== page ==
Yellow fever disease is caused by a yellow fever virus spread by an infected mosquito through a bite. It affects only humans and some species of primates. The symptoms of yellow fever include muscle pain, loss of appetite, and headache. The fever may keep recurring and the liver may also be damaged leading to a yellow skin and bleeding. The disease may be difficult to detect, especially in its early stage. Yellow fever is spread by a type of mosquito known as Aedes aegypti, who especially carries it in cities. The mosquito is found throughout the tropics and subtropics.
Where Is The Yellow Fever Belt?
Yellow fever is more pronounced in the tropic and subtropic countries of South America and Africa. "Yellow fever belt" is a name given to groups of countries within the tropics and subtropics, especially in Africa and South America where the realistic chances of contracting yellow fever tend to be quite high. Residents of these countries are at risk of contracting the disease due to the high presence of female mosquitoes who carry the disease-causing virus. Several countries, such as South Africa, require travelers to be vaccinated before they can be allowed into the country. In South Africa, travelers from the yellow fever belt are required to be vaccinated ten days before their travel as the vaccine can only be effective 10 days after it has been administered into the body. If one does not obey the 10-day rule they can be denied entry into South Africa by the immigration officers. Over 500 million people worldwide live in endemic areas with over 200,000 infections reported every year according to the World Health Organization (WHO).
African Yellow Fever Belt
More than half of African countries fall within the Yellow Fever Belt. The majority (over 90%) of the yellow fever infections occur in the African continent with large numbers of deaths and infections recorded in several African countries. The largest number of infection in the history of the disease was recorded in Togo in 2008. In 2016, there was a large breakout in Angola which spread to the neighboring countries before it was contained through a massive administration of the yellow fever vaccination. Five genotypes occur in Africa, especially in countries making the Yellow Fever Belt. The genotypes include the Central Africa, East Africa, West Africa I and II, and Angola. All the countries in Africa are part of the yellow fever belt except the North and South African countries. However, to enhance safety and precaution, it is advisable for anyone traveling to South Africa to be vaccinated irrespective of the country they are coming from.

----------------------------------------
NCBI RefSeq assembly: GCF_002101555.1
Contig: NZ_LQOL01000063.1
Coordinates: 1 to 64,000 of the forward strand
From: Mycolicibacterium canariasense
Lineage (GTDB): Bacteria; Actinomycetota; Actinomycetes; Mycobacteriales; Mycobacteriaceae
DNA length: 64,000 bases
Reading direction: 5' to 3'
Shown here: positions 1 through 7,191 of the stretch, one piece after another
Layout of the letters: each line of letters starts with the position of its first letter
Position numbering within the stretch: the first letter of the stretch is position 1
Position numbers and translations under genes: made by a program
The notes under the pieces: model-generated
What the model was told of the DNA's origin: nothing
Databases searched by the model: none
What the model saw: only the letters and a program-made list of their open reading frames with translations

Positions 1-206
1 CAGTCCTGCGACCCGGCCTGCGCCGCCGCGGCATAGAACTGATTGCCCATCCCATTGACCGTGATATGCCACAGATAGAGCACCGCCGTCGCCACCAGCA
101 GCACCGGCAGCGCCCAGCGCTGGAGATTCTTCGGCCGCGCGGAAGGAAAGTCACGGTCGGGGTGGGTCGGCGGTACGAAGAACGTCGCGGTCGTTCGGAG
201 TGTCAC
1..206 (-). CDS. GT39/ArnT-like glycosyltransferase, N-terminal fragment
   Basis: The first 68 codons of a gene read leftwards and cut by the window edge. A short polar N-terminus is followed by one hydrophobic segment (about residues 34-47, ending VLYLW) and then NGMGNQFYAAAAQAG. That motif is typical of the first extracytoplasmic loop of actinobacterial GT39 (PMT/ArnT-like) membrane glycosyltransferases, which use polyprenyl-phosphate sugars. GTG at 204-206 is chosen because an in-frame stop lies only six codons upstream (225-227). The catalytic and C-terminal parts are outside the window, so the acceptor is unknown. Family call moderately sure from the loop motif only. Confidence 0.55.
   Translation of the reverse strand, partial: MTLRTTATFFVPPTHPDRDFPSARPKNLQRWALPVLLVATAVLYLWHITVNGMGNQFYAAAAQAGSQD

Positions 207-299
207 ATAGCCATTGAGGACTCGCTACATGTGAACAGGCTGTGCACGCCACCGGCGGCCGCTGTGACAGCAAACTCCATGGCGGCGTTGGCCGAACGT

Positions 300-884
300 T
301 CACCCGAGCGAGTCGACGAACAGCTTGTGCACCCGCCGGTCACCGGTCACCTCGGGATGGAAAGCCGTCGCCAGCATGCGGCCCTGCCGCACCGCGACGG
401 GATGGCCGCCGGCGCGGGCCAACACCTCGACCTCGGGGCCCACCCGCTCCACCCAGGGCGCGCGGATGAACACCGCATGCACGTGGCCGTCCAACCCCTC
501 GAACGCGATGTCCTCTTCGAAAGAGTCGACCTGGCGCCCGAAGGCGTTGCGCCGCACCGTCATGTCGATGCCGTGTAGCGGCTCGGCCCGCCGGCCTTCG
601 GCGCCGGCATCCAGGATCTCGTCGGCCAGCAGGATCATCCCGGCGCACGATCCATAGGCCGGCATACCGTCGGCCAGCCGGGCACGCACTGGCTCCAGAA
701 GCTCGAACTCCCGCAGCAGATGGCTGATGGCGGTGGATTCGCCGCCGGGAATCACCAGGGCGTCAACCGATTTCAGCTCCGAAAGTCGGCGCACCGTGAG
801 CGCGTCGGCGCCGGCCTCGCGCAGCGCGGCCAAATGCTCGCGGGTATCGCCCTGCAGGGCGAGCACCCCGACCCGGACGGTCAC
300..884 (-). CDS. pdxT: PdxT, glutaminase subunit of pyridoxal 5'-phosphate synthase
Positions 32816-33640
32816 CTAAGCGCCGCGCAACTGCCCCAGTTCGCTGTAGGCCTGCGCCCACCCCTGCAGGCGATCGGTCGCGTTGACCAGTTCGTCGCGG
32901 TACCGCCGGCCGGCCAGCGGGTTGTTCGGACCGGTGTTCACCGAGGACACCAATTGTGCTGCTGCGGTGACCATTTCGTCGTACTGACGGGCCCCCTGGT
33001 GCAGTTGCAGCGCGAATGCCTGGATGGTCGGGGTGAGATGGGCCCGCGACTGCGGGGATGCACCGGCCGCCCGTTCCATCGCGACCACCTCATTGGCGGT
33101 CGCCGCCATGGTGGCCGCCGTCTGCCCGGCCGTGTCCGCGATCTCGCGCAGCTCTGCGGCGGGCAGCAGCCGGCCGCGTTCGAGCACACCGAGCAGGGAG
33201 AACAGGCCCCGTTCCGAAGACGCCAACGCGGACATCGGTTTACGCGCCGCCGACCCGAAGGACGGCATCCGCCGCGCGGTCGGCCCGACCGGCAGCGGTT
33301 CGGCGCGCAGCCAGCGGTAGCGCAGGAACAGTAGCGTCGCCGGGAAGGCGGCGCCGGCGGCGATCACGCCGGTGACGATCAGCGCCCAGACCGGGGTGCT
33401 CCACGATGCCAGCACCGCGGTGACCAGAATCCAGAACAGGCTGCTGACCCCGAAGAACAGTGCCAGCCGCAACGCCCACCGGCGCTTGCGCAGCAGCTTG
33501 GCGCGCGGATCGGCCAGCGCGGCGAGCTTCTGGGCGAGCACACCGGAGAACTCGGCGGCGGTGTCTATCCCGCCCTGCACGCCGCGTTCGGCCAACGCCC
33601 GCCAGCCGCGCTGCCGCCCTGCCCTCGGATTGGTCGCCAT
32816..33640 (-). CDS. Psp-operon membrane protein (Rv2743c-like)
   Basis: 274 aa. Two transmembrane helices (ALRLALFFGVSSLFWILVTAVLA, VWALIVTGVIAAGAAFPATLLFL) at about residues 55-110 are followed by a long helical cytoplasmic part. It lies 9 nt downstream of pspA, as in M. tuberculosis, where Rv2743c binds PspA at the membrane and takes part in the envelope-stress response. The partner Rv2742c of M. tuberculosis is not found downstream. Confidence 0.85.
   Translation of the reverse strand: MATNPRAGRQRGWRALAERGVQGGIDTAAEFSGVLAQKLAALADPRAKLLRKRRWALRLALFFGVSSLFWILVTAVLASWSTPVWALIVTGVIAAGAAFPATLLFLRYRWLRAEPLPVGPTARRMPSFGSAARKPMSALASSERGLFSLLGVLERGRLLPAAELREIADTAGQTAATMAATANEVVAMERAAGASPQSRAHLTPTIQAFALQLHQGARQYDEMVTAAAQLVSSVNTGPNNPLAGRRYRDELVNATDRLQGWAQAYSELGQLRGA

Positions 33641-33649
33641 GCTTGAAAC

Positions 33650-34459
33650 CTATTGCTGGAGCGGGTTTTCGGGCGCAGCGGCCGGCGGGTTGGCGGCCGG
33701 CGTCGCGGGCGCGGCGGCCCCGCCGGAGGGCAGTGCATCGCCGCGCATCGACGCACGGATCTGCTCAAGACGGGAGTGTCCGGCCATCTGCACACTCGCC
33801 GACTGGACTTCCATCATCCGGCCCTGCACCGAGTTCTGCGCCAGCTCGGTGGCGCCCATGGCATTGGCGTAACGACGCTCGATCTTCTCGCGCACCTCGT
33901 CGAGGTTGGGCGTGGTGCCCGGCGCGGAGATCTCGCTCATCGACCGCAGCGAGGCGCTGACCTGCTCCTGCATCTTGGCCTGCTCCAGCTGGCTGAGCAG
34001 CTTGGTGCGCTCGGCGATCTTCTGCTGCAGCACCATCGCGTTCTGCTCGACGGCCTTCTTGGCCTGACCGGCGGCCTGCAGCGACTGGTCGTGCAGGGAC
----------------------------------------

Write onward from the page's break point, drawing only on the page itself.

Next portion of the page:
South American Yellow Fever Belt
South American genotype I and II have been identified in the continent. According to some research, these genotypes may have been carried from West Africa. The genotypes were first introduced in Brazil around 1822, especially during the slave trade period. The tropical and sub-tropical climates of South America have encouraged the growth of yellow fever causing mosquitoes. The sub-tropical countries of South America including Brazil, Argentina, Colombia, Ecuador, Panama Peru, and Venezuela have provided a breeding ground for the disease-causing mosquitoes. In Brazil, there were over 400 confirmed cases of infection and 135 deaths in March 2017. To limit the exposure to the South American genotypes, South Africa requires those traveling from the continent to be vaccinated ten days before the travel date.
Where is the Yellow Fever Belt?
More than half of African countries fall within the Yellow Fever Belt. The majority (over 90%) of the yellow fever infections occur in the African continent with large numbers of deaths and infections recorded in several African countries. The largest number of infection in the history of the disease was recorded in Togo in 2008.
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